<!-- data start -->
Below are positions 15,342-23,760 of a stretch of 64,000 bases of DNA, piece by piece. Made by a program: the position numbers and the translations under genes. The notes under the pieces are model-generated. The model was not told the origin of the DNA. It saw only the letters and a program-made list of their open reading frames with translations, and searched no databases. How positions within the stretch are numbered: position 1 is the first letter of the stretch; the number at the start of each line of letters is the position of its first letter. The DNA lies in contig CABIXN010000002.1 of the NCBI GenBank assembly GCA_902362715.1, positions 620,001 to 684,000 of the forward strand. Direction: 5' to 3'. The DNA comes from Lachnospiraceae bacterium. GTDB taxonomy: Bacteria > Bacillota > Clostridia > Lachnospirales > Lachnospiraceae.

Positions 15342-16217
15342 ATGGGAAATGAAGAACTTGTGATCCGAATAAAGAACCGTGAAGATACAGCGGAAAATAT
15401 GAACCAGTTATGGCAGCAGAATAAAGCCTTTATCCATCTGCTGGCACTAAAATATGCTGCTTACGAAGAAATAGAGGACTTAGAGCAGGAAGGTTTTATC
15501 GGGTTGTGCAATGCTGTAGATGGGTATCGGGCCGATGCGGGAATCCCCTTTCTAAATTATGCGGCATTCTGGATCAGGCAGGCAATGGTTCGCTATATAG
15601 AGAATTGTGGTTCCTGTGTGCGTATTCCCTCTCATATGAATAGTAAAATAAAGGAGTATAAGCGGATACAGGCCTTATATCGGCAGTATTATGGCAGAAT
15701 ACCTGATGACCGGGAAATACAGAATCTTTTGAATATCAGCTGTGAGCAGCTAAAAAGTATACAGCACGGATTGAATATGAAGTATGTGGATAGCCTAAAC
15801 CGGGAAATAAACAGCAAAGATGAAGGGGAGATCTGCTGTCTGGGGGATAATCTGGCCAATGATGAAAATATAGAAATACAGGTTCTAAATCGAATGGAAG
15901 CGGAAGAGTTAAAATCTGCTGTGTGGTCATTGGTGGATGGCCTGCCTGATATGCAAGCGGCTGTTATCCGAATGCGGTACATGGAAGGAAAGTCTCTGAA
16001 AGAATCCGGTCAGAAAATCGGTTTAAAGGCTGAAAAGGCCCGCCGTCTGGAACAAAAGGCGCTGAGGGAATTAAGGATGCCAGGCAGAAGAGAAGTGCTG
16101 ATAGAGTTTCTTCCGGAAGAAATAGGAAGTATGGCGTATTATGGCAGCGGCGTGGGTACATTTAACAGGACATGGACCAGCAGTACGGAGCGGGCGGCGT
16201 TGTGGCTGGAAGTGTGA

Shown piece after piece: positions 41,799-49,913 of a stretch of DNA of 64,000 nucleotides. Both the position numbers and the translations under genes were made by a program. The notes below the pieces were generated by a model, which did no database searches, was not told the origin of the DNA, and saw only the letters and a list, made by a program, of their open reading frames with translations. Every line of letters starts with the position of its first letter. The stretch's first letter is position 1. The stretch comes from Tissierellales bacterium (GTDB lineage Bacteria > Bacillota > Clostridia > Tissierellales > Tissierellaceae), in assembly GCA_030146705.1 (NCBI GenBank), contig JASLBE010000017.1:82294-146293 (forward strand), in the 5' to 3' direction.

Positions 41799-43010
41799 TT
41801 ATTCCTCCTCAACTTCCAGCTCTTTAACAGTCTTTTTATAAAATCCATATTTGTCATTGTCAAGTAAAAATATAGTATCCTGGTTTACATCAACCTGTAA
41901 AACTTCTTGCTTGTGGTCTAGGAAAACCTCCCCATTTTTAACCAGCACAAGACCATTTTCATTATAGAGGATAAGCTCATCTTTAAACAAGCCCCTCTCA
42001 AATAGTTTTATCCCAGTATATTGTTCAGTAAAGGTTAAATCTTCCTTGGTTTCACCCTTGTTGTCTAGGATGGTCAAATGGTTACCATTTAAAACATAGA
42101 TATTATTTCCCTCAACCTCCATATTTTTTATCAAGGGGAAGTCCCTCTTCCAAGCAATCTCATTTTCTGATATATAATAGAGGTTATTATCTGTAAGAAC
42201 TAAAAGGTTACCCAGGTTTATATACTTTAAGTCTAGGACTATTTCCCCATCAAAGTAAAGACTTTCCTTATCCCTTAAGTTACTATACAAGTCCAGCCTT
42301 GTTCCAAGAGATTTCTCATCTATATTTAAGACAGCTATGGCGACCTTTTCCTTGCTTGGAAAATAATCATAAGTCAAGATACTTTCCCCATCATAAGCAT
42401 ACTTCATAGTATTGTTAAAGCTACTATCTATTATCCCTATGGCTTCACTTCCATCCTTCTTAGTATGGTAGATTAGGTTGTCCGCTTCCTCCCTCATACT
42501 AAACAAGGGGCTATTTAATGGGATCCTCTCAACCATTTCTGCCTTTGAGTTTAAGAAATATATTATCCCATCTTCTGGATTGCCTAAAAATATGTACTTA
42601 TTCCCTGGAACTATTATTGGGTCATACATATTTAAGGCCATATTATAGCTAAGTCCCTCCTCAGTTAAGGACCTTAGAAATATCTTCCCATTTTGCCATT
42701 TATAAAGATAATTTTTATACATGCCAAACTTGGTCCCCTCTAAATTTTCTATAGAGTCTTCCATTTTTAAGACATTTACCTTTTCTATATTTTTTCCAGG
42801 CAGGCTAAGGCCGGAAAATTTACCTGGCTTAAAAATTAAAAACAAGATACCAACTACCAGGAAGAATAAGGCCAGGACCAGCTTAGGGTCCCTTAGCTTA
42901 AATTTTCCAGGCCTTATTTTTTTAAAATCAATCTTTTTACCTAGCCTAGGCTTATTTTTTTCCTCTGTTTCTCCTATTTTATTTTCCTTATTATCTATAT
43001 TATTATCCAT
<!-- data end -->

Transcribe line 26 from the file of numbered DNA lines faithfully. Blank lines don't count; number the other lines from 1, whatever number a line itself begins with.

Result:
42801 CAGGCTAAGGCCGGAAAATTTACCTGGCTTAAAAATTAAAAACAAGATACCAACTACCAGGAAGAATAAGGCCAGGACCAGCTTAGGGTCCCTTAGCTTA